Cradle to Grave
Life, Work, and Death at the Lake Superior Copper Mines
Concentrating on technology, economics, labor, and social history, Cradle to Grave documents the full life cycle of one of America's great mineral ranges from the 1840s to the 1960s. Lankton examines the workers' world underground, but is equally concerned with the mining communities on the surface. For the first fifty years of development, these mining communities remained remarkably harmonious, even while new, large companies obliterated traditional forms of organization and work within the industry. By 1890, however, the Lake Superior copper industry of upper Michigan started facing many challenges, including strong economic competition and a declining profit margin; growing worker dissatisfaction with both living and working conditions; and erosion of the companies' hegemony in a district they once controlled. Lankton traces technological changes within the mines and provides a thorough investigation of mine accidents and safety. He then focuses on social and labor history, dealing especially with the issue of how company paternalism exerted social control over the work force. A social history of technology, Cradle to Grave will appeal to labor, social and business historians.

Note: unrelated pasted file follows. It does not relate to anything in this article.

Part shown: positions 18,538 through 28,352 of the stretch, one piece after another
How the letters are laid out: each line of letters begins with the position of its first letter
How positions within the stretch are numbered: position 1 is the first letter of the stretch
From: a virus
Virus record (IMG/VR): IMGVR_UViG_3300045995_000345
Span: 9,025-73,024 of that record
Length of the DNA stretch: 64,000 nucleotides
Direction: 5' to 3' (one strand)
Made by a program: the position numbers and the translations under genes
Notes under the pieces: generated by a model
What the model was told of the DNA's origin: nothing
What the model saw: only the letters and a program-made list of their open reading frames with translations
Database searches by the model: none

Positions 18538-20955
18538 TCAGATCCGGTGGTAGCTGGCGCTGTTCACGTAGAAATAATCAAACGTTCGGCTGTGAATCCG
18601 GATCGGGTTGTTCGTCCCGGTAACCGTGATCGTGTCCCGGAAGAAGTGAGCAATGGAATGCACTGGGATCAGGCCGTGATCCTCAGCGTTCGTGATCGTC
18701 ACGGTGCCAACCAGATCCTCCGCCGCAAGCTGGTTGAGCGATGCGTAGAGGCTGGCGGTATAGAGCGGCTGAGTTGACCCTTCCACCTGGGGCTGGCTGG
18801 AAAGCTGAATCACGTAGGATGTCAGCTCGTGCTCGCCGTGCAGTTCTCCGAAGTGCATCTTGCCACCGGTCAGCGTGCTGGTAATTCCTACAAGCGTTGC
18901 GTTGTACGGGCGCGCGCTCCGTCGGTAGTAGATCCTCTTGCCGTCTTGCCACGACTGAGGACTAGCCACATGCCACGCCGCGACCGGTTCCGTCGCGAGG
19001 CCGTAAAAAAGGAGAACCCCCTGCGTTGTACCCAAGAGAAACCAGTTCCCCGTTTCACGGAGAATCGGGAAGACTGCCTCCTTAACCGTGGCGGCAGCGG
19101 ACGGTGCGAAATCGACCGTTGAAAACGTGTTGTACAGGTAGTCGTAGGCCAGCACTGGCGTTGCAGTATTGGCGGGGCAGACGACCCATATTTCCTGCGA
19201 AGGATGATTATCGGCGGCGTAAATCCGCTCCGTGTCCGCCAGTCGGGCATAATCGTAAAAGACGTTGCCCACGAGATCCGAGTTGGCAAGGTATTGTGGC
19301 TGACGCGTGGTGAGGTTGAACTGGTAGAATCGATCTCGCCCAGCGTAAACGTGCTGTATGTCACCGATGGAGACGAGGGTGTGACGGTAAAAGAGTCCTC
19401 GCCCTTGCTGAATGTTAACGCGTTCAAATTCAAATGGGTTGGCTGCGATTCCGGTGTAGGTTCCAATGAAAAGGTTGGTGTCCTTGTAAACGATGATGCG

Winner of the 1992 Great Lakes History Prize
Oxford University Press, 1993
paperback, 352 pages, 6-1/8 x 9-1/4 inches